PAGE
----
- We worked with a variety of media outlets to raise awareness about the air quality concerns facing Houston communities during and after Hurricane Harvey. We not only highlighted the pronounced public health threats from air pollution during the storm, but also the threat of having thousands of residents, the majority of which are communities of color and low-income, live with daily exposure to air pollution along with the more imminent threat to public health and safety when facilities like Arkema explode.
- We will provide ongoing updates on our website where you can learn about air quality issues post-Harvey and help us in our efforts moving forward.
We will continue to be a strong advocate for clean air and public health.
In the immediate future, we will continue to raise awareness about the EPA’s delay of the Chemical Disaster Rule. During the next several weeks, we will be working in partnership with other environmental groups to ensure local agencies and EPA are addressing environmental issues in Houston. Finally, we will work with the environmental community to develop a strategic plan forward to advocate for policy changes needed at the national, state, and local levels to better protect public health during natural disasters and beyond.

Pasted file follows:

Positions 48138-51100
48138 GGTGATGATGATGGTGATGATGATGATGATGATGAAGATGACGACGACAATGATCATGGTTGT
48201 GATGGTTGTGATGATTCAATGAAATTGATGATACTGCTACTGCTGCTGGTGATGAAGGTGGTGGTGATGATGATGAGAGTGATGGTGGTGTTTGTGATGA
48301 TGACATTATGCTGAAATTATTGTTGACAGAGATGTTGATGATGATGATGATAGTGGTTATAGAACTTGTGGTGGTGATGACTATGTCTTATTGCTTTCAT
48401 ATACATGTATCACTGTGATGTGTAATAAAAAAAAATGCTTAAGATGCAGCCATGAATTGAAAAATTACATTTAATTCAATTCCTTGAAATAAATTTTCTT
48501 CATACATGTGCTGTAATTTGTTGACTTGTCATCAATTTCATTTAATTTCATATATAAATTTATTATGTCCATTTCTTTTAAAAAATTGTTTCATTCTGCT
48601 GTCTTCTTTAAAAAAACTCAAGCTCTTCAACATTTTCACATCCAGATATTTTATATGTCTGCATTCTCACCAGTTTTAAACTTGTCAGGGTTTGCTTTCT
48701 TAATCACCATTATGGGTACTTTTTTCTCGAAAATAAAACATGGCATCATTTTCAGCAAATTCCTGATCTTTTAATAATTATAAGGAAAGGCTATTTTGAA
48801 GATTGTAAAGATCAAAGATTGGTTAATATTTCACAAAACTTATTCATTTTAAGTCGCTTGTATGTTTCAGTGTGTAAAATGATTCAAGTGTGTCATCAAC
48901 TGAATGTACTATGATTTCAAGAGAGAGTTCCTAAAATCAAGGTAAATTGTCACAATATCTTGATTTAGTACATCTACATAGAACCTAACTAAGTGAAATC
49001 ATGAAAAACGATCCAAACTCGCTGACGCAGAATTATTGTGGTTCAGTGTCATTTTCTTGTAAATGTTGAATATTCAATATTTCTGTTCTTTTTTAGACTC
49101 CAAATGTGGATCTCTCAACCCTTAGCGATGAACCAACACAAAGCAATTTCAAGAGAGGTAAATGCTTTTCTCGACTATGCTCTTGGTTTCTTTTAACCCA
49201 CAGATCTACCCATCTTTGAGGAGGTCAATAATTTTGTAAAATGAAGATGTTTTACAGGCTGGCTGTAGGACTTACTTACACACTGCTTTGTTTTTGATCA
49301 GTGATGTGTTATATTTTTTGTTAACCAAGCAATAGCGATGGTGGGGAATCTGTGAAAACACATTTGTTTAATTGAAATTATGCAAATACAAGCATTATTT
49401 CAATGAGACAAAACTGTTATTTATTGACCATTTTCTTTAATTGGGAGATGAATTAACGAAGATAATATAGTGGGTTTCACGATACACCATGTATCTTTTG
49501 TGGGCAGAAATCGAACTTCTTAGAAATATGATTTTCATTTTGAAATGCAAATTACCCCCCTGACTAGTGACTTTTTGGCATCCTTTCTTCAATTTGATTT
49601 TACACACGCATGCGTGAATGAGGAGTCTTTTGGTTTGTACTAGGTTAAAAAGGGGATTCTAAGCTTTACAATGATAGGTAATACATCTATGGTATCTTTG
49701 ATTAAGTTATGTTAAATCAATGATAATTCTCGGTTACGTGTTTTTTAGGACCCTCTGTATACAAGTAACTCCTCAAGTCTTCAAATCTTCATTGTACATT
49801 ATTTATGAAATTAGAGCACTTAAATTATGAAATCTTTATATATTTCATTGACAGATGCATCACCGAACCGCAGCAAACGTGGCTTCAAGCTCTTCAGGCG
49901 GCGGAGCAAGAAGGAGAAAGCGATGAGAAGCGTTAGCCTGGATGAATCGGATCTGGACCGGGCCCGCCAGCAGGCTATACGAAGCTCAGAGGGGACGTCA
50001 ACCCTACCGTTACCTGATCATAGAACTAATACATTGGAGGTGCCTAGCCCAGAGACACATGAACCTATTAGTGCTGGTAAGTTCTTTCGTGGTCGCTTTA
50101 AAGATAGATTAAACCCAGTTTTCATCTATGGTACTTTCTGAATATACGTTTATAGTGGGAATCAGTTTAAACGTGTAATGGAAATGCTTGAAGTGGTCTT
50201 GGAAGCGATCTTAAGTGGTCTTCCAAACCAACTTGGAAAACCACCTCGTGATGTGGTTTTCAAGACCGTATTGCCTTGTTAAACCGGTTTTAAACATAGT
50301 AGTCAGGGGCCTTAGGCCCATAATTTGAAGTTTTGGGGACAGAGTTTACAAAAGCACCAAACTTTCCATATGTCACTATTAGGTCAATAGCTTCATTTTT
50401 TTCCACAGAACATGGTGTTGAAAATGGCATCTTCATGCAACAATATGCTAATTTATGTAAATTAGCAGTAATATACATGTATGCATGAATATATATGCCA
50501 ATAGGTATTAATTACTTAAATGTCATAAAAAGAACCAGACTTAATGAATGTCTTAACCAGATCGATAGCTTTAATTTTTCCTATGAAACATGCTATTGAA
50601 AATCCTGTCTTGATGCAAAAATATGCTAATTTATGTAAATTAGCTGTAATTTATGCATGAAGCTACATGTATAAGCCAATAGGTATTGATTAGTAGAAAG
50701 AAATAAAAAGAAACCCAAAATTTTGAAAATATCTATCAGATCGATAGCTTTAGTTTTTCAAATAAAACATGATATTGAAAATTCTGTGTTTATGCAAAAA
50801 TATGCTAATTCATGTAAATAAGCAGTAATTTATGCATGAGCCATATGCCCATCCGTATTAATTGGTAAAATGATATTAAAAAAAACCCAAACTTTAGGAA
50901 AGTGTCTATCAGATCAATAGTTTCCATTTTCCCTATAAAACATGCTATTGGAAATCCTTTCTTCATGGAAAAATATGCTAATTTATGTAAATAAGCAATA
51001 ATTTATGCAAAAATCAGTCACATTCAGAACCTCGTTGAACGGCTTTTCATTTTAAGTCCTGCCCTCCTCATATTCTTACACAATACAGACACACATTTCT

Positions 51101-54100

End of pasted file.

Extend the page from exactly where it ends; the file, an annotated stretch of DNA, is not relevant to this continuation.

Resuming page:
Please consider a special donation to AAH now to support our air monitoring and advocacy efforts post-Harvey. Or give by using your voice to call your city, county, and state elected officials and demand that they address environmental impacts from this storm – ask them to support the work of AAH and other groups in telling the community about the public health impacts.
Bakeyah S. Nelson